• 19. Cricket
    • Cricket is played on village greens and in towns/cities on Sundays from April to August Teams are made up of 11 players each. They play with a ball slightly smaller than a baseball and a bat shaped like a paddle. Two batters stand in front of wickets, set about 20 metres apart. Each wicket consists of three wooden rods (stumps) pushed into the ground, with two small pieces of wood (bails) balanced on top. A member of the opposing team (the bowler) throws the ball towards one of the batters, who must hit the ball so that it does not knock a bail off the wicket. If the ball travels far enough, the two batters run back and forth between the wickets while the fielders on the opposing team try to catch the ball. The game is scored according to the number of runs, which is the number of times the batters exchange places.
  • 20.
    • Polo is played with four men on horses to a team. A ball is hit with a stick towards the goal , one at each end of a 300 yard long by 160 yard wide field.
    Polo
  • 21. What is a pub ? The word pub is short for public house. There are over 60,000 pubs in the UK. One of the oldest pubs, Fighting Cocks in St. Albans, Herts, is located in a building that dates back to the eleventh century.
  • 22. MUSIC The Beatles Queen The Rolling Stones
  • 23. Famous people William Shakespeare Winston Churchill J.K. Rowling
  • 24. London The Tower of London and the River Thames Buckingham Palace The Houses of Parliament and the Big Ben London is the capital of both England and the United Kingdom
  • 25. Buckingham Palace
    • Buckingham Palace is one of the most popular landmarks in London. It is the London home of the British Royal family. The 600 room palace is surrounded by a 40 acre garden. 40,000 tulips are planted each year in front of Buckingham palace
  • 26. The Palace of Westminster
    • The Palace of Westminster, known also as the Houses of Parliament, is where the two Houses of the Parliament of the United Kingdom conduct their sittings. It is the place where laws governing British life are debated and passed.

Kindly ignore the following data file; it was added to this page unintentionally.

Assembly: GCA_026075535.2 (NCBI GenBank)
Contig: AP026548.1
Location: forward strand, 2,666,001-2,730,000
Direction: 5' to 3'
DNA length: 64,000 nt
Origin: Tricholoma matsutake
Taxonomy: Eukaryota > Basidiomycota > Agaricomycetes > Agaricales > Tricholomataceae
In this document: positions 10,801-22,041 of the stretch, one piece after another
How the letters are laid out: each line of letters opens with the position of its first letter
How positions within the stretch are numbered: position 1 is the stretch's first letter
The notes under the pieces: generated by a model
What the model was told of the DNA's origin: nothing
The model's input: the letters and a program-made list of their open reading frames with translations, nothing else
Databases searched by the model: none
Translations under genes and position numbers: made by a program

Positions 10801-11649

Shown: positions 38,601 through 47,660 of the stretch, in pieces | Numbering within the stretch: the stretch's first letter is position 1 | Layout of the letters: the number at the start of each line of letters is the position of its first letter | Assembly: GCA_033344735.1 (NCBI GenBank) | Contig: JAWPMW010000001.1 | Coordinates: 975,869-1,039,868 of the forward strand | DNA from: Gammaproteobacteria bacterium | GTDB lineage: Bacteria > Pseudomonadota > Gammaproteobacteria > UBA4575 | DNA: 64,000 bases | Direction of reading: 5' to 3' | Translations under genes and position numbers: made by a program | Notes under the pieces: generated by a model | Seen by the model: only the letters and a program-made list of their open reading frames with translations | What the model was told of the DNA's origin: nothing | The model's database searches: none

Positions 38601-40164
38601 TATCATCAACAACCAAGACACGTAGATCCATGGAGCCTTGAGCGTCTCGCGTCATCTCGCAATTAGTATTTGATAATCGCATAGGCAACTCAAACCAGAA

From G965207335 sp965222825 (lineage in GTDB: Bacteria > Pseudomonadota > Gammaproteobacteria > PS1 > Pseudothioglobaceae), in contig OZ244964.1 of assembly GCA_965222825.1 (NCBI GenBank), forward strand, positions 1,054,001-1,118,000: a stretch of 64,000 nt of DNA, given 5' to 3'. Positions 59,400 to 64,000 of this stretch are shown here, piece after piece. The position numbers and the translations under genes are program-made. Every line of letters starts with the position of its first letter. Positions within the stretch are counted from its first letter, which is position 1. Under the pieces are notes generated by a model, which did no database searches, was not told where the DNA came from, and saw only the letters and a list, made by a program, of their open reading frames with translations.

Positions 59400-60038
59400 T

• The Palace of Westminster contain the bell Big Ben that is struck each quarter hour.
  • 27. Big Ben
    • Big Ben is one of the most famous landmarks in the world. The clock tower is situated on the banks of the river Thames and is part of the Palace of Westminster.
    • Officially "Big Ben" does not refer to the whole clock tower ,but to the huge thirteen ton bell that strikes the hour.
  • 28. Tower of London
    • For over 900 years the Tower of London has been one of the capital's most prominent landmarks and a world-famous visitor attraction. Throughout its long history, the Tower has served as a royal palace and fortress, prison and place of execution, an arsenal, royal mint, menagerie and jewel house.
  • 29. Yeomen Warders
    • The guards at the Tower of London are called Yeoman Warders. In principle they are responsible for looking after any prisoners at the Tower and safeguarding the British crown jewels, but in practice they act as tour guides and are a tourist attraction in their own right. There are twelve Yeomen Warders.
    • Their nickname is Beefeater
  • 30. St. Paul's Cathedral
    • The first St Paul's Cathedral was built in 604 AD but burnt down in 675. The rebuilt cathedral was again burnt down in the Great Fire of London in 1666.
    You can see the distinctive dome of St Paul's from miles away. The dome of St Paul's Cathedral is the second biggest dome in the world, after St Peter's in Rome